In the same case a question was raised whether the defendant ought not to have installed a sliding platform to bridge the space into which the plaintiff fell, and the defendant introduced testimony to the effect that its expert did not know of any place where sliding platforms were used for a ten inch space or for any space less than fifteen or sixteen inches. After this, the, plaintiff was permitted to introduce evidence that at another station of the defendant a sliding platform to bridge a space of eleven inches had been used several years after the accident. Held, that this evidence could not be said to be wholly incompetent, as it bore upon the weight to be given to the testimony of witnesses called by the defendant.
In the same case it was held that the presiding judge was right in refusing to make certain rulings which might have been applicable to an accident that happened in a subway, the station at which the plaintiff's injuries were received having been a temporary elevated one.
In the same case it also was held that the presiding judge was right in refusing to
make certain rulings which assumed the existence of facts that were not established indisputably.
In the same case it also was held that the presiding judge was right in refusing to make rulings that, whether correct or not, related to details and fragments of evidence concerning which the judge could not be required to make rulings or give instructions.
It is wrong for a judge who has presided at a trial to indorse upon a bill of exceptions presented to him for allowance, that a certain statement contained in it is without foundation in fact but that he will "allow it as a statement of fact to prevent the delay which would be caused by sending this case to a commissioner." Under R. L. c. 173, s. 106, as amended by St. 1911, c. 212, s. 1, a judge can allow exceptions only after making a preliminary finding that they "are conformable to the truth" and, if they are not conformable to the truth, he has no authority to allow them.
Where the judge who had presided at a trial indorsed upon a bill of exceptions the certificate quoted above, it was held that the excepting party was right in thereafter presenting to this court a petition to establish the truth of his exceptions.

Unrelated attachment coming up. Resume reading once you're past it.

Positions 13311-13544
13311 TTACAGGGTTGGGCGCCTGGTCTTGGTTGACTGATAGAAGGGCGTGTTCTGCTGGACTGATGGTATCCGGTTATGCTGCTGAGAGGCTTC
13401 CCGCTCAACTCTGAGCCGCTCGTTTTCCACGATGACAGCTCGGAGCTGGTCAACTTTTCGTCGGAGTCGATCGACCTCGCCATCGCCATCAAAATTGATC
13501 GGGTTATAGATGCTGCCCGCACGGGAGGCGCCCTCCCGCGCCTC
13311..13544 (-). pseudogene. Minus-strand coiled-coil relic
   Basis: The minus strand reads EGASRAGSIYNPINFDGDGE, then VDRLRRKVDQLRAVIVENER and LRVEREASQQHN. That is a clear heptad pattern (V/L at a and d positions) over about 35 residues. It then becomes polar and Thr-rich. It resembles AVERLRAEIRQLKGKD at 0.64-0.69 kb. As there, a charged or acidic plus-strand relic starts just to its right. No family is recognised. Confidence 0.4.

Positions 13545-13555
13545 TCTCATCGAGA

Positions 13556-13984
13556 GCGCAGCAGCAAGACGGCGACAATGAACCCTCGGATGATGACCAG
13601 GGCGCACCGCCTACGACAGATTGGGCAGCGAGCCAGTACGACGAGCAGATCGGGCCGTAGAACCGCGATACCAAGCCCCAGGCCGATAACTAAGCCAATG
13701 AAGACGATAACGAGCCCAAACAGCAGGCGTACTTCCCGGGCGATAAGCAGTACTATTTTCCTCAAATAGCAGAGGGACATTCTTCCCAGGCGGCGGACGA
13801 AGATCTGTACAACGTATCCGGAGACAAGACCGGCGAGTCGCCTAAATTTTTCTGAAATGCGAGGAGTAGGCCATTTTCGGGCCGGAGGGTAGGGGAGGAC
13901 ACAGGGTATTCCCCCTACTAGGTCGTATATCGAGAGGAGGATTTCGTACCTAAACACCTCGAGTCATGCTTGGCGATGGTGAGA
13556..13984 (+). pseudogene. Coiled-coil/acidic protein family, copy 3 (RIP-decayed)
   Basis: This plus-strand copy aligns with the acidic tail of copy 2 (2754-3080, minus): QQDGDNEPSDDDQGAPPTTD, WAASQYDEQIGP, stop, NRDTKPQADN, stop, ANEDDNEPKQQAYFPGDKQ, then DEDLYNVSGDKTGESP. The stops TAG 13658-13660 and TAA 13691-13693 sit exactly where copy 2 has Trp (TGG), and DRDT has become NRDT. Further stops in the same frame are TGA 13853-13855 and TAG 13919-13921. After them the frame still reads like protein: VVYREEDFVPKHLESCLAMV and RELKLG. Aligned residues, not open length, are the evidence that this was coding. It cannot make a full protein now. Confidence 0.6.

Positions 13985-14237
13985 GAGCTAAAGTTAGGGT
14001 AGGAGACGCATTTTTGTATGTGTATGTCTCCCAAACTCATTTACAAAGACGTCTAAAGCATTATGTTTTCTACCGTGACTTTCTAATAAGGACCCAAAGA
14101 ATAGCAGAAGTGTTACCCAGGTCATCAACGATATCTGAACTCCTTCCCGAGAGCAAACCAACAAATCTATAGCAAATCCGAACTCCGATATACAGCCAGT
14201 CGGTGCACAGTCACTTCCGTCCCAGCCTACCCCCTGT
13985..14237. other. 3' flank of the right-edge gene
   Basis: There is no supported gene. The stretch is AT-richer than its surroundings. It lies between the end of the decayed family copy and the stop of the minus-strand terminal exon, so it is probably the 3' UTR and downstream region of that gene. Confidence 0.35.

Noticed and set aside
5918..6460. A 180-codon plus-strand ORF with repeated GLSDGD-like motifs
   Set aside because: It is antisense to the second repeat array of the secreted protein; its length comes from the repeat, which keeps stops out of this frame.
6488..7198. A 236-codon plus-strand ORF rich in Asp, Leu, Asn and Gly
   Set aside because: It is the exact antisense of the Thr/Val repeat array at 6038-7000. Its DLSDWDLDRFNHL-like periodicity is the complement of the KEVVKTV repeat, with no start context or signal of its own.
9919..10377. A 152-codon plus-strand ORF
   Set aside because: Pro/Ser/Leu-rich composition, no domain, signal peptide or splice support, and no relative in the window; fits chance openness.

At the trial of an action of tort against a corporation operating an elevated railway, for personal injuries caused by the alleged negligence of the servants of the defendant, the presiding judge during the trial "called the defendant's counsel to the bench, and, not in the hearing of the plaintiff's counsel and not in the hearing of the jury, but while the jury were in their seats, told the defendant's counsel that he ought to settle the case, that he ought to be willing to pay anywhere from $3,750 to $5,000 to settle the case, adding that that did not mean that the court would set aside a verdict for twice that amount." This was shown in support of a motion for a new trial, it being contended that this conduct of the judge was a violation of the defendant's rights under art. 29 of the Declaration of Rights, which provides that, "It is the right of every citizen to be tried by judges as free, impartial, and independent as the lot of humanity will admit." Held, that, although the judge well might have refrained from voluntarily naming an amount that he thought properly could be paid by the defendant in settlement of the plaintiff's claim, in the absence of any invitation from the parties to go this, yet the suggestion of a compromise was in no way inconsistent with the proper performance of his duties, and that the remarks of the judge quoted above, fairly construed, did not mean that the case had been prejudged by him.